War in Ukraine: why Zelensky wants to keep Bakhmut to the end

After several months of fierce fighting, the battle for Bakhmut continues to rage. By rejecting the scenario of a tactical withdrawal in the face of a Russian offensive, Volodymyr Zelensky earlier this week reaffirmed his desire to hold this city in eastern Ukraine, which has become the epicenter of hostilities, to the end. “I ordered the General Staff to find the appropriate forces to help the guys in Bakhmut,” he said on Monday evening, adding that “no part of Ukraine can be left unattended.” For almost eight months Ukrainians and Russians have been fighting there in the hell of dirt, concrete, and scrap metal.

“Initially, this city did not have much strategic importance, but in the end it acquired a strong symbolic weight,” emphasizes General Jerome Pellistrandi, editor-in-chief of the Revue Défense nationale. Therefore, it would be politically difficult to abandon it.”

On the ground, the position of Ukrainian forces seems increasingly precarious. The Russian paramilitary group Wagner said on Wednesday, March 8, that it had captured the “eastern part of Bakhmut”, claiming to hold “everything east of the Bakhmutka River” that crosses the city. In recent weeks, Russian troops have also seized territories to the north and south of the city, limiting supply lines for Ukrainian troops to a few roads leading west.

Bakhmut “is now a Ukrainian-held salient that is vulnerable to Russian attack from three sides,” according to a March 4 British Defense Ministry report, pointing to “increasing pressure” on Ukrainian forces.

Progress paid at a high price

“The main risk for the forces remaining in Bakhmut is encirclement,” said Gen. Olivier de Bavincheve, former chief of staff of the International Force in Afghanistan (ISAF). cities as much as possible and inflict as many losses on them as possible, and not stop and recover at a new line of defense a few kilometers away. And for good reason: for months, Russian forces have paid a heavy price for every offensive in the area.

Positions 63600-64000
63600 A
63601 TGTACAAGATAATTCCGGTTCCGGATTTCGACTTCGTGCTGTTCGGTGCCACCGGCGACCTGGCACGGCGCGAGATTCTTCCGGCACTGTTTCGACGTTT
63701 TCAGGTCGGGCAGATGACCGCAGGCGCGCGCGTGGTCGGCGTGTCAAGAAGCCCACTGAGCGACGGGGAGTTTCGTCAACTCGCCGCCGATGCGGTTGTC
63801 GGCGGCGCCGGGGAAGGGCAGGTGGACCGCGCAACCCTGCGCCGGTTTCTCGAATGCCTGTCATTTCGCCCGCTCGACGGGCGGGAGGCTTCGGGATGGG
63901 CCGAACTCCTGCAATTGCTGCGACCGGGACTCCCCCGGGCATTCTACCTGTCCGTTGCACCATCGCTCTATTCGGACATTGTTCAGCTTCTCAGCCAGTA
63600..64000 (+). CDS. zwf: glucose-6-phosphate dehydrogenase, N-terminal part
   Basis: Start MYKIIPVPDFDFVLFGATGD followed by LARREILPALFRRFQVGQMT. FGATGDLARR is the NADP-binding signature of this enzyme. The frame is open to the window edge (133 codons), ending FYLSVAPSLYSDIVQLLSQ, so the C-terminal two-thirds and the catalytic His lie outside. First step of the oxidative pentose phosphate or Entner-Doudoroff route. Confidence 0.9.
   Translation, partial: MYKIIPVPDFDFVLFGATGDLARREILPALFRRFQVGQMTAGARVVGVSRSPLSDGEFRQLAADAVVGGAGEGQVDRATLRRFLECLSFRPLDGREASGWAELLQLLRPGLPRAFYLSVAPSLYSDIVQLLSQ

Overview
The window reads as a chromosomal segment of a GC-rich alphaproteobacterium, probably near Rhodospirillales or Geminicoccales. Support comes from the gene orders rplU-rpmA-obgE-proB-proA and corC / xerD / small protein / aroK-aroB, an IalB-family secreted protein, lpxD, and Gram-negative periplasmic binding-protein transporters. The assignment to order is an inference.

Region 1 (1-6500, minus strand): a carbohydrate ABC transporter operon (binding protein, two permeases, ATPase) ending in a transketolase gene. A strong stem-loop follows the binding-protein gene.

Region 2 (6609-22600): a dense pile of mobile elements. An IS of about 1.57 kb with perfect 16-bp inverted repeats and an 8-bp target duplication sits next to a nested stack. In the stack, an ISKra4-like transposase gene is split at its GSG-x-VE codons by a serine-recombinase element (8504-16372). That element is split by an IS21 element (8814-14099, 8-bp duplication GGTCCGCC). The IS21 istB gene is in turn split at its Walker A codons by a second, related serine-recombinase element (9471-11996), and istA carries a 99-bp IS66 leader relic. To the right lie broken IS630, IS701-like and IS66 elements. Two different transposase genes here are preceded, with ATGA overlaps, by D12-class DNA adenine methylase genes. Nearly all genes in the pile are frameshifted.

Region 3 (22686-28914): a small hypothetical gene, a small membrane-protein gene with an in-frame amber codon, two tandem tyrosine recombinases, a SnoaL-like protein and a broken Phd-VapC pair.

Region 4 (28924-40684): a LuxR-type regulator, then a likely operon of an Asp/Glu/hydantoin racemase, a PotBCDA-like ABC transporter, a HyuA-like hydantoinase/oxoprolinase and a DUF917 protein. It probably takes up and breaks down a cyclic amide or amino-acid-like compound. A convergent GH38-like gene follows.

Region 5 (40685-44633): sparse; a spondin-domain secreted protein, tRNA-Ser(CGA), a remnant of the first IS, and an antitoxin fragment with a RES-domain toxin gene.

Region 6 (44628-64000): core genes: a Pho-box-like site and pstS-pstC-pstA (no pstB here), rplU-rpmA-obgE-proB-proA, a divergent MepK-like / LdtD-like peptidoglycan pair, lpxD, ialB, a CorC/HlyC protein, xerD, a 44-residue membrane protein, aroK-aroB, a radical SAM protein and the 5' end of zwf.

Ukrainian serviceman at the position in Bakhmut, March 3, 2022

© / Stepanov

According to Washington, the Wagner private militia, which concentrates its main efforts there, has recorded more than 30,000 casualties (killed, wounded, captured), including 9,000 killed since the beginning of the conflict. Moreover, half of these deaths occur in mid-December. “The Battle of Bakhmut could seriously undermine the best forces of the Wagner group, depriving Russia of some of its most effective and hard-to-replace strike forces,” says a recent report from the Institute for the Study of War. An “attractive” prospect in a context where defensive urban fighting is “greatly in favor of Ukraine,” this Washington-based think tank emphasizes.

urban fight

According to a NATO official quoted by CNN, Russian forces would thus lose at least five soldiers for every Ukrainian killed defending Bakhmut. According to Oleksiy Danilov, Secretary of the Security and Defense Council of Ukraine, the ratio could even increase to one in seven. “The losses of the attacker are always higher than those of the defender,” summarizes General de Bavinhove. “Especially in urban areas where the Ukrainians can take cover behind all the fortifications erected to make it as difficult as possible for the Russian advance.”

Will the Ukrainians be able to hold out over time? “We cannot rule out that Bahmut will fall in the coming days,” NATO Secretary General Jens Stoltenberg warned on March 8 on the sidelines of a meeting of European defense ministers in Stockholm. “This does not necessarily reflect any turning point in the war,” he said, however.

“For the Ukrainians, the challenge is to be able to keep the loss ratio in their favor,” said General Dominique Trinquan, a military expert and former head of the French mission to the UN. And, ultimately, reduce the ability of Russian troops to continue the offensive upstream. Moreover, this city is not the only obstacle in the region. “Ukrainians have already built a significant defense behind Bakhmut,” General Trinkvan sums up. “After this, there will be no boulevard city.”

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